NASA Reaches Out to Universities for Help With Lunar Dust Problem

The winners of NASA's Big Idea Challenge could see their technology used for future space missions.
Chris Young

Did you know that dust is a serious problem that must be considered when it comes to the future of space exploration?

Lunar dust, in particular, is largely made of small particles that can damage spacesuits, machinery, and equipment and in, future habitats, might even pose a health risk by damaging astronauts' lungs.

In a bid to find solutions to this problem, NASA is reaching out to university students for help.


Dust prevention for the future of space travel

As part of its Artemis program for sustainable human exploration of the Moon, NASA is reaching out to top students to help find a way to remove lunar dust from where it's not supposed to be — or stop it from getting there in the first place.

Through its annual Breakthrough, Innovative, and Game-changing (BIG) Idea Challenge, NASA will be looking for solutions from students for several categories. These include, dust prevention and mitigation during landings, spacesuit dust tolerance, exterior dust clean up, and controlling lunar dust within habitats, NASA explained in a press release.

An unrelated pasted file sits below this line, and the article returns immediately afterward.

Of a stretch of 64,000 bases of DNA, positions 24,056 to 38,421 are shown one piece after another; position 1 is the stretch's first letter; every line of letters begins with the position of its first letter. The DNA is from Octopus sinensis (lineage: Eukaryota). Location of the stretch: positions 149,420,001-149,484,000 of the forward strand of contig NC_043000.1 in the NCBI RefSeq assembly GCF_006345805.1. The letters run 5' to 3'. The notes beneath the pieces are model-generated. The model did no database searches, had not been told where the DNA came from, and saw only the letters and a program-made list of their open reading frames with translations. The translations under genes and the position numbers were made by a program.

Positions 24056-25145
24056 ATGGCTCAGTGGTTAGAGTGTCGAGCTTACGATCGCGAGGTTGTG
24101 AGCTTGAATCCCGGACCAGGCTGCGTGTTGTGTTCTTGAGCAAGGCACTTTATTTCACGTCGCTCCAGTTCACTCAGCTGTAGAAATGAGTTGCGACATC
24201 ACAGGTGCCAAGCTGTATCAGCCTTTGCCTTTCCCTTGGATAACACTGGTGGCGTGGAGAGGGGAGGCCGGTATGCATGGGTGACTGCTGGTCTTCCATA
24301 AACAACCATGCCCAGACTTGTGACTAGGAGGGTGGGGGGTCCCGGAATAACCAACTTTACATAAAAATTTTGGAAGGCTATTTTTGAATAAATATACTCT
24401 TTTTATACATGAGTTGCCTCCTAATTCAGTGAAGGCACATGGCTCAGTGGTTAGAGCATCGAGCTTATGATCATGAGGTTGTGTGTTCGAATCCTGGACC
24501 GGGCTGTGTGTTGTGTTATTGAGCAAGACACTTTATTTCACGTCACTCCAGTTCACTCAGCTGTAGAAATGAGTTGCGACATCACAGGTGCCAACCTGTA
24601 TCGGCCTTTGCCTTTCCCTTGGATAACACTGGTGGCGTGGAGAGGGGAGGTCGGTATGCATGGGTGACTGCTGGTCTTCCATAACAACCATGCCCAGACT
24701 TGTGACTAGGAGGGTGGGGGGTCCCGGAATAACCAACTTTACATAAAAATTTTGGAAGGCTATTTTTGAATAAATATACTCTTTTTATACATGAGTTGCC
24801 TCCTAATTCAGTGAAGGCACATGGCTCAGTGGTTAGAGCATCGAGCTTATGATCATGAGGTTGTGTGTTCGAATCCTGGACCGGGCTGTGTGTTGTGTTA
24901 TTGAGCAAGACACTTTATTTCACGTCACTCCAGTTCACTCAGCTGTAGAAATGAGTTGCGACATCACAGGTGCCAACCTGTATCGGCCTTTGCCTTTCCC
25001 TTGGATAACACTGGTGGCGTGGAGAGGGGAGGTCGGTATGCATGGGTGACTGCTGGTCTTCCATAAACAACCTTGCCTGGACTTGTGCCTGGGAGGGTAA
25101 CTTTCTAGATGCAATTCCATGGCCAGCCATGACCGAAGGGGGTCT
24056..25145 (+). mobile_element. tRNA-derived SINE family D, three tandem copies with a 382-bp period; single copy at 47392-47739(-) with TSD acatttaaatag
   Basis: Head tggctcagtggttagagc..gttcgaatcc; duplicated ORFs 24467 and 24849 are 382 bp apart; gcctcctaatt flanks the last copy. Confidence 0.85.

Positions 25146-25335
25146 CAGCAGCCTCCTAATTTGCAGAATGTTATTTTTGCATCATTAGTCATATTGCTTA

An 'unparalleled opportunity' for the Artemis generation

The five to ten team entries that are selected as winners will receive up to $180,000 each to build, test, and present their dust mitigating technologies.

"This competition gives students an unparalleled opportunity as members of the Artemis generation to help overcome the historically challenging technical obstacles of mitigating lunar dust," said Niki Werkheiser, NASA’s Game Changing Development program executive within the Space Technology Mission Directorate (STMD). 

The 2021 BIG Idea Challenge will accept entries from teams composed of five to twenty-five undergraduate students from accredited U.S.-based colleges and universities. For more information visit NASA's Big Idea Challenge page.

It's not the first time NASA has reached out to civilians for help. Only last month, it made a call for help designing future Moon toilets, and in April it announced a $160,000 reward for a successful mini payload design.

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